4. Faulty Suspension
Another common possible reason is suspension issues – especially for cars that have not been taken to regular maintenance service since forever.
Like any other car compartment, suspension tends to wear down over time, and – the worst part of it all – it does so silently without any warning. No wonder most drivers do not even recognize the symptoms until their steering wheels start to shudder every few miles!
Furthermore, the suspension’s core elements (ball joints, rod ends, etc. – which also connects to your steering wheel) will act up and make weird clunking sounds upon road bumps. Uneven tire wear, premature tear, and even steering loss are on the horizon.
Fortunately, a quick visit to a trusted service center is enough to handle these problems. Do not put it off!
5. Warped Brake Rotors
Despite regular and consistent maintenance schedules, your brake systems cannot totally escape the danger of warp rotors (which, by the way, are the shiny discs you can observe through the front wheels’ gaps).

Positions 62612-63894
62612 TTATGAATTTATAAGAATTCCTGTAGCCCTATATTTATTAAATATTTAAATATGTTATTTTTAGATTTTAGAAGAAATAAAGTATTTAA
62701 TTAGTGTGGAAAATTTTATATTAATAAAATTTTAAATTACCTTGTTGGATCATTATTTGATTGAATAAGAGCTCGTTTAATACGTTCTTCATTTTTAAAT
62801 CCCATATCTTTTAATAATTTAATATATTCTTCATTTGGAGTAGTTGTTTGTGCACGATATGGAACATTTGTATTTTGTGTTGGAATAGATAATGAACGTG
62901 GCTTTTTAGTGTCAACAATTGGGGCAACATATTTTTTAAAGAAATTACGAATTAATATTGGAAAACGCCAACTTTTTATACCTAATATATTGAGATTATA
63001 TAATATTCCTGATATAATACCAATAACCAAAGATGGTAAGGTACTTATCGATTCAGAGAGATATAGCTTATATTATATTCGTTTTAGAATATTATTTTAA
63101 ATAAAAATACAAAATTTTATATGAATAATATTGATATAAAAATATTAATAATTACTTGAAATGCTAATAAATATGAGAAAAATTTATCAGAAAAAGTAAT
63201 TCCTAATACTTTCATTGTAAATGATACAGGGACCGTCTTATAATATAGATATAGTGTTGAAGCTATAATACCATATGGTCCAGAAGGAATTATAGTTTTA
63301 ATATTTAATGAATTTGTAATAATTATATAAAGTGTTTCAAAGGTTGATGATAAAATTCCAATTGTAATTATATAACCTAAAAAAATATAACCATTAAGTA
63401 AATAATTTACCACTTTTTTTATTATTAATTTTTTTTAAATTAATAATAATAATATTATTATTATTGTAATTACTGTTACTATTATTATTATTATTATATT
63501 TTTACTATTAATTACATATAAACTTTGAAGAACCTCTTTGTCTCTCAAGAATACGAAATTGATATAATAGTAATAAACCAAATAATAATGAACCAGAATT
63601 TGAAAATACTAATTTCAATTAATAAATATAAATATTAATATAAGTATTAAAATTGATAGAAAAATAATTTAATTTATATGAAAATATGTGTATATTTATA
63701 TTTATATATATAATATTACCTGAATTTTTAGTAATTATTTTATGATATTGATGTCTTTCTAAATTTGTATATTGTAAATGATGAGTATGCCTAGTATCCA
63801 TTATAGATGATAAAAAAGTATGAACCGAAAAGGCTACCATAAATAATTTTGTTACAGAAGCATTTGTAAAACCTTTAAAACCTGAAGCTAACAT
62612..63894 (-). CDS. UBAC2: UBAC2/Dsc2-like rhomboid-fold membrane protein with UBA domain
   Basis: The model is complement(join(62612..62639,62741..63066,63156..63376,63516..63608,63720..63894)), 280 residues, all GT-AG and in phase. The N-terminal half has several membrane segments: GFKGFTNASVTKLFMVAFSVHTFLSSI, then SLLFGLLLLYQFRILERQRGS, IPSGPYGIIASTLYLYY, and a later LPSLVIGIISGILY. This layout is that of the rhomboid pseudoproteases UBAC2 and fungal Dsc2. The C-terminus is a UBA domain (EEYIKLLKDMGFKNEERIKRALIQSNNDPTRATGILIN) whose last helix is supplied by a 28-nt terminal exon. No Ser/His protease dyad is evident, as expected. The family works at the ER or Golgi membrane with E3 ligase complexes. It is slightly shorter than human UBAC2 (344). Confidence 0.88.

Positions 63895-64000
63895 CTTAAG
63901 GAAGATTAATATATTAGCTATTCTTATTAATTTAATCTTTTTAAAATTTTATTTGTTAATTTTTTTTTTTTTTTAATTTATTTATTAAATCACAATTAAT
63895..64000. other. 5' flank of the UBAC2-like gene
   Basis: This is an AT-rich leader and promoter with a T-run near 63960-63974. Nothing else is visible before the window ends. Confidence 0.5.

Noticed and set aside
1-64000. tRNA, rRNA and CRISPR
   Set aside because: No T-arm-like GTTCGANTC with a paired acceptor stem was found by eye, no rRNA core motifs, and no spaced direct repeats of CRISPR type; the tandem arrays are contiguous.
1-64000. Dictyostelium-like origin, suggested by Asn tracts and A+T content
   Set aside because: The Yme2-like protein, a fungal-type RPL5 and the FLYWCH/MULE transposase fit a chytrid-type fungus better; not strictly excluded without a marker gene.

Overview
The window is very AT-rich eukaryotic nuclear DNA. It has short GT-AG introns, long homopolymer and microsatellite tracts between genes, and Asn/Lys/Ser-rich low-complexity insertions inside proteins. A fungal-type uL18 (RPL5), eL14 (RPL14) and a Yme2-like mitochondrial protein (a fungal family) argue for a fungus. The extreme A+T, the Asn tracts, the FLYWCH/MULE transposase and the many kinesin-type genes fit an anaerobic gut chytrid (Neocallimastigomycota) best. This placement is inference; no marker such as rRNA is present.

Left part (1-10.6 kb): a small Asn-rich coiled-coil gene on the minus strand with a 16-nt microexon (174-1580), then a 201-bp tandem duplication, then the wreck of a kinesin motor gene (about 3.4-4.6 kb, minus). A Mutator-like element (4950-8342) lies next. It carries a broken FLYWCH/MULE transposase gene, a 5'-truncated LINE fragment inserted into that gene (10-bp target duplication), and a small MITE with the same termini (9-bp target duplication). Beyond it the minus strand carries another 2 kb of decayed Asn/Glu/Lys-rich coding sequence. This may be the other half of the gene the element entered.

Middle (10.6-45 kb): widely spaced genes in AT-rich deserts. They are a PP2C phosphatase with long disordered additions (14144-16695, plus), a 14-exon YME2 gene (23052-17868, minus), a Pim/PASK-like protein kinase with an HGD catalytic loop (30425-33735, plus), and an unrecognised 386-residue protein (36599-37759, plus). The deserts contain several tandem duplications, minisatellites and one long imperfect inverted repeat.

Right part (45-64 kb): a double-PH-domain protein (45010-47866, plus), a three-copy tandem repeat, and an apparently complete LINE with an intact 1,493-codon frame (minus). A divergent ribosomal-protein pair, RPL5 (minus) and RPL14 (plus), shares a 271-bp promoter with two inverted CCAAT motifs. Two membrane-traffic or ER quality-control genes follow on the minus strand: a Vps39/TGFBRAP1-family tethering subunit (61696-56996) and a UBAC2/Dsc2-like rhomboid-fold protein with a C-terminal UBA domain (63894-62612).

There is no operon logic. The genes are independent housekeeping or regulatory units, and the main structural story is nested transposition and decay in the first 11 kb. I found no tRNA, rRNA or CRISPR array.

Under normal circumstances, the rotors are clamped hydraulically on the braking pads to stop the car.
However, emergency stops or abnormal demands in rough driving conditions might pave the way for uneven low and high spots in the rotors, causing unusual shakes in your brake pedals and steering wheels whenever the rotors press against the pads.
Unfortunately, unless you spot the issue right on time, there are no other ways to go about it than purchasing replacements; these rotors break down and destroy themselves at a faster rate than one would think.
6. Unbalanced Tires And Misaligned Wheels
Imagine them working like an imbalanced ceiling fan or a washing machine with all the clothes ending up on just one side. Long story short: they will go nuts!
Cars with misaligned wheels will bounce around and shake at every wheel spin, which is commonly seen on my Ford F150. Michigan, where I live, has a bad reputation for many roads with hazardous potholes. That’s why I have to take my Ford for wheel balance and alignment every 3 months instead of 1-2 times per year. Frequently going over curbs also renders the lug nuts loose overtime.
Unfortunately, steering wheel shakes caused by wheel imbalance are not always noticeable at regular freeway speeds; they even disappear instantly during deceleration or acceleration, taking drivers weeks or even months to recognize something is wrong.